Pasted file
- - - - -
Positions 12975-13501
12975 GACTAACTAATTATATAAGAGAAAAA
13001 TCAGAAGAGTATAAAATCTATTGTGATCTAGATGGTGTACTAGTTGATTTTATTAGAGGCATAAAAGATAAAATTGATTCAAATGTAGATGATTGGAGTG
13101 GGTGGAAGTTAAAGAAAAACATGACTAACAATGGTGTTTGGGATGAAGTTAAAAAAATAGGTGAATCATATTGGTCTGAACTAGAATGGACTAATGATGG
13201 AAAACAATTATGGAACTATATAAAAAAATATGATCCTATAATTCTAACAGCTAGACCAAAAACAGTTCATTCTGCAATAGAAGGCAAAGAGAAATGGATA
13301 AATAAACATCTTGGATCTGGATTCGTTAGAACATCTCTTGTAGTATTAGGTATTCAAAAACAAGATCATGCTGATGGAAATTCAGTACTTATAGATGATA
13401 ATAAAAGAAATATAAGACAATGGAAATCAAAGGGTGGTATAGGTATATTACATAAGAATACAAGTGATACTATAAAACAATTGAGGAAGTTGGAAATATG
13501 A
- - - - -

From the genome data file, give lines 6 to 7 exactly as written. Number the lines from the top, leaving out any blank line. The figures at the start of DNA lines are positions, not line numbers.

13301 AATAAACATCTTGGATCTGGATTCGTTAGAACATCTCTTGTAGTATTAGGTATTCAAAAACAAGATCATGCTGATGGAAATTCAGTACTTATAGATGATA
13401 ATAAAAGAAATATAAGACAATGGAAATCAAAGGGTGGTATAGGTATATTACATAAGAATACAAGTGATACTATAAAACAATTGAGGAAGTTGGAAATATG